Sources: FranceInter.fr, lemonde.fr, rtl.be, Belga, PressTv Iran, Sana
I hope that a radiant smile will soon be visible on these tired war faces in Syria and especially those of the young syrian children born into war conditions.
For Roula Tsokalidou, of the University of Thessaly, the Greek language enjoys special prestige in the Eastern Mediterranean area, both as a medium of commercial transactions and as an instrument of upward social mobility. It is a language which it is used to establish closer relations, for both professional and educational purposes, with a European country, which, nevertheless, is geographically and culturally close to the Middle East.
Touched by the Mediterranean Sea and all the delights that an Arabic country can offer, Al Hamidiyah is a small village that is not much different to any other found in Syria. Except its population speaks Greek. (Video in English:)
Before the war there were over 1 million Syrian Orthodox and Greek Orthodox worshipers – a phenomenal statistic in a strong Muslim country. This is a legacy of the Byzantine Greek presence in Syria. The Greek Orthodox Church is known as the Greek Orthodox Patriarchate of Antioch and All the East (formerly a Syrian city that is now in Turkey). It is the successor to the church founded by Apostles Peter and Paul. The church is now based in Damascus.
Al Hamidiyah is a town on the coastal Syrian line about 3km from the Lebanese border. The town was founded in a very short time on direct orders from the Turkish Sultan ‘Abdu’l-Hamid II circa 1897, to serve as refuge for the Muslim Cretans fleeing the ethnic cleansing in Crete in the aftermath of the departure of Turkish troops from the island.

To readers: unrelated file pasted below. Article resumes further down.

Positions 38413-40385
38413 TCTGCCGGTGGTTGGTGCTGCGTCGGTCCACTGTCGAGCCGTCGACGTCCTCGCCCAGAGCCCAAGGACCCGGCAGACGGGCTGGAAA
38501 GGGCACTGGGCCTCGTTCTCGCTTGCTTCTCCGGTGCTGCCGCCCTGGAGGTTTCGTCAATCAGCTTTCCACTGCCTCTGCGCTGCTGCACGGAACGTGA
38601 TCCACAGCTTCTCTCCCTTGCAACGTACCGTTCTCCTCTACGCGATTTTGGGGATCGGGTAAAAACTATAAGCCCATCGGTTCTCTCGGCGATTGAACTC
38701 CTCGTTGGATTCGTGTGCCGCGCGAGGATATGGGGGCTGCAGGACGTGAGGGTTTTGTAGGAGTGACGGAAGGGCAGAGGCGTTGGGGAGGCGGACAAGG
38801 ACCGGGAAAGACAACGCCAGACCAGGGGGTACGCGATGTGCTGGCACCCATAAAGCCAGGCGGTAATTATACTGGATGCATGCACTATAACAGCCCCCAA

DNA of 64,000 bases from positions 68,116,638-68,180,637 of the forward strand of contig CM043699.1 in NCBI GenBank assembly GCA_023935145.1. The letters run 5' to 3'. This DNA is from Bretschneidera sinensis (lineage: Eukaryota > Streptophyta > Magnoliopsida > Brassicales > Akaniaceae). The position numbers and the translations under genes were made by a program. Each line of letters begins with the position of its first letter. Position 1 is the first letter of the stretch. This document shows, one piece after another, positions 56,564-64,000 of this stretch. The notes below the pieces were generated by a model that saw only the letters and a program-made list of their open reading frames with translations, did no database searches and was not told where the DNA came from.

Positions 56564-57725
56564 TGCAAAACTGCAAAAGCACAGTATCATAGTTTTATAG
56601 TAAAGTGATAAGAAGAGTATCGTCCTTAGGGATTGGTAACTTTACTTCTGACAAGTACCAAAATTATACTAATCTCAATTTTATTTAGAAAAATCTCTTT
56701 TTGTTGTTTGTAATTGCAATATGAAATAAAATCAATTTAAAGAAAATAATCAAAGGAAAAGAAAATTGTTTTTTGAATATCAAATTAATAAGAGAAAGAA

Crete fell to the Turks in the sixteenth century, after long and stubborn resistance from the Venetians who had ruled the island until then. In the following centuries, many Cretans changed their religion, converting to the doctrines of Islam and becoming Alevites, the dominant religious sect among the Turks. In those days, it was not uncommon for people to change religions back and forth, following the tides of constant rebellion against the Ottoman Empire.
It was 1866 when the final revolution in Crete broke out, eventually culminating in the Greco-Turkish War of 1897.
Cretan rebels clashed with the occupying Ottoman army, seeking independence and union with Greece. The island was torn by strife and fratricide. As before, religion divided many Cretan families. The Ottomans employed bands of armed Muslim fanatics, some of whom were native Cretans, who rampaged through Christian villages.
To some, it seemed that allegiance to religion surpassed allegiance to one’s nation. And yet, there were many among the Cretan Muslims who fought beside their Christian brothers against the common foreign enemy.
Despite this, many Christians came to regard Muslims as their arch enemies, regardless of common bloodlines. After the final withdrawal of the Ottoman army from Crete, most Cretan Muslims fled the island, fearful of revenge.
The last Sultan of the Ottoman Empire, Abdul Hammid, provided them with a safe haven on the Syrian coast, in a village named after him-Hamidiyah. Almost 100 years have passed since then.The Hamediyahians are Syrian citizens, fully integrated into their host society.
Many of them fought in the Six Day War, as well as in Lebanon, and were duly decorated for their bravery. They do, however, keep their distinct identity as Cretans. They speak Greek to each other in their everyday conversations. Their instincts and aspirations are also different from their surrounding fellow-Syrians.
They are extremely hard-working and well-off compared to them. They have a strong sense of community; very rarely does a Cretan marry a non-Cretan. They have kept the traditions of their motherland very much alive, insisting on following customs long extinct on Crete itself.
At the core of this phenomenon of cultural preservation seems to lie the bond of family.Hamidiyah is certainly not the most beautiful place in the world. The road leading there from Tartus follows the coastline, passing by the ruins of Amrit, the ancient Phoenician colony, and then rushes through cornfields and vegetable fields towards the Lebanese border. This is the southernmost corner of Syria and it is not pretty; the beaches here often serve as dumping grounds for non-recyclable plastic.